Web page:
18 January 2022



Steven Greer BA (Oxon), MSc, PhD FRSA FAcSS, Professor of Human Rights at the University of Bristol Law School, has been appointed the first Visiting Research Fellow at the Oxford Institute for British Islam. 

Professor Greer is an internationally renowned human rights expert who has taught and delivered numerous papers throughout the UK and abroad, including in China, Palestine, Malaysia, at Harvard Law School, and other major US universities. Amongst other things, he has worked with a wide range of organizations around the world, including several Muslim and Arab ones.

 He has also published widely, particularly in the fields of criminal justice, human rights, and law and counterterrorism. Two of his books have been short-listed for prestigious prizes. His most recent, Tackling Terrorism in Britain: Threats, Responses, and Challenges Twenty Years After 9/11, was published by Routledge last year. In July 2021 Professor Greer was unreservedly cleared of spurious allegations of Islamophobia in his teaching and other public output by a formal University of Bristol inquiry. These unfounded charges had been brought by the University of Bristol Islamic Society. 

Dr Taj Hargey, Provost of the Oxford Institute for British Islam (OIBI), said: ‘The OIBI is an independent Muslim public policy think tank and research institute promoting fresh inquiry, bold rationalism and creative solutions for contemporary British Muslims in a lively cosmopolitan and novel inter-faith environment. As an autonomous research and educational charity, it seeks to be at the forefront of pioneering study and scholastic output for the diverse British Muslim community and actively encourages the participation of those from all faiths and none. We are delighted, therefore, to host Professor Greer as OIBI’s first Visiting Research Fellow and greatly look forward to working with him in devising and facilitating an exciting research programme relating to Islam in Britain.’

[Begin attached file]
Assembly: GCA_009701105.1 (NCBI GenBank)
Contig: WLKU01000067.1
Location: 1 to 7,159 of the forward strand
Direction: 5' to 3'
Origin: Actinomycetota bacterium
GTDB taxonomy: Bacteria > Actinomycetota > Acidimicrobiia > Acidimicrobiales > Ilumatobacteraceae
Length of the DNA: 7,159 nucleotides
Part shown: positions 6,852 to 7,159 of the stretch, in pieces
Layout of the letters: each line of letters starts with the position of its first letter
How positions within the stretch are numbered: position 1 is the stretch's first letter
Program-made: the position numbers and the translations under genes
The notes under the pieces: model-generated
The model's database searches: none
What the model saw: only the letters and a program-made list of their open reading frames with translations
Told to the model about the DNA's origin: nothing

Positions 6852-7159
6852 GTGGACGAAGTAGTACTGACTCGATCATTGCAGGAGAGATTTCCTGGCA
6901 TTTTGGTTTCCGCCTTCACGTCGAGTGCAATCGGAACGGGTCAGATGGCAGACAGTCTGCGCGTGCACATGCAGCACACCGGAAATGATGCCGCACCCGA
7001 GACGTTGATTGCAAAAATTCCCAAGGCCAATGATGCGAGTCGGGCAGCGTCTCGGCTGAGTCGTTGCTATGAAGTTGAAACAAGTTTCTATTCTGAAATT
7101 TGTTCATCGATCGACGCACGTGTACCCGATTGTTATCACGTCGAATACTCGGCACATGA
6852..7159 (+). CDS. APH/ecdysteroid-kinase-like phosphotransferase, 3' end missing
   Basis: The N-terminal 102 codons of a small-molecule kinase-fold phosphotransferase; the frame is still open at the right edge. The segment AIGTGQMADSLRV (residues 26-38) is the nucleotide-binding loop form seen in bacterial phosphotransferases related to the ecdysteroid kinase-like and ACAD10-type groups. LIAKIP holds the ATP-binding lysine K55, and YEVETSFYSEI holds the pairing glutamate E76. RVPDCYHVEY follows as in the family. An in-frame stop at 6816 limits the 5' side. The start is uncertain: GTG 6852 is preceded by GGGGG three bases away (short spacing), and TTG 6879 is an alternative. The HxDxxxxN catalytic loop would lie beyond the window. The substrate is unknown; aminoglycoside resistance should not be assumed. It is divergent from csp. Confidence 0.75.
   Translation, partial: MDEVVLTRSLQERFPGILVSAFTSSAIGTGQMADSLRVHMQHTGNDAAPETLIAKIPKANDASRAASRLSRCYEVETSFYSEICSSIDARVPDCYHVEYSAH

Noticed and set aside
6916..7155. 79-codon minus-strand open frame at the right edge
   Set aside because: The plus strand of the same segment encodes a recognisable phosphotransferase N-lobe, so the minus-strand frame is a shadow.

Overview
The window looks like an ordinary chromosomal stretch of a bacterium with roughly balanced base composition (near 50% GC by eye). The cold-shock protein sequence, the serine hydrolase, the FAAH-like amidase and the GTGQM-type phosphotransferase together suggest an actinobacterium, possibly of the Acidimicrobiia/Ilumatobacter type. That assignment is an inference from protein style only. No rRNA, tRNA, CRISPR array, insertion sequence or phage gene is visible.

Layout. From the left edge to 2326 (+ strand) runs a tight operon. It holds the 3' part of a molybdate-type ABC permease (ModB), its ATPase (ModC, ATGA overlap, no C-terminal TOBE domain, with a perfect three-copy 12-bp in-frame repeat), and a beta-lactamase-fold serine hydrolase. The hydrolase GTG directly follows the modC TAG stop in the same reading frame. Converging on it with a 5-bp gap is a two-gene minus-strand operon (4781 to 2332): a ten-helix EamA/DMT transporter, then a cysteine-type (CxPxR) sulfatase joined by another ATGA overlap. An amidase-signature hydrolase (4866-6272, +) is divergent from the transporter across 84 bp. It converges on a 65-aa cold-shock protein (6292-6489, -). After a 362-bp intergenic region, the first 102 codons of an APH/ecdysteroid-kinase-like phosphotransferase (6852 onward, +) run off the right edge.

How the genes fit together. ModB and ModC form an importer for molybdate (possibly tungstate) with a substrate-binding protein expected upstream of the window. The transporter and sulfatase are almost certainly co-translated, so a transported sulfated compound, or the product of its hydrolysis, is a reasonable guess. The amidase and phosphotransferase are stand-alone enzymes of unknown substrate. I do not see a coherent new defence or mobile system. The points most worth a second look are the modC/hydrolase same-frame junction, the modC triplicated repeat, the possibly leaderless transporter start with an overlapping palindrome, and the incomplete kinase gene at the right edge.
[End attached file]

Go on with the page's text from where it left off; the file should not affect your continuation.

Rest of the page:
Professor Greer commented: ‘It is an undoubted honour and huge privilege to be the first Visiting Research Fellow at the OIBI, an imaginative new academic institute which fills an undeniable gap in the existing research, scholarly and campaigning landscape within British Islam. As a non-Muslim, I look forward to the opportunity this presents to contribute to a better understanding and inter-relationship between Muslims and others in the UK and beyond.’

British Islam


BRITISH ISLAM represents a full adherence to a progressive and pluralistic Muslim faith that is based on the exclusive sovereignty of the Holy Qur’an. British Islam is firmly rooted in and relevant to 21st century UK society, upholding universal values and democratic virtues. It is not beholden to, nor is it subject to medieval interpretations, patriarchal oppression, political authoritarianism, cultural baggage, tribal customs and bygone practices from distant ancestral homelands.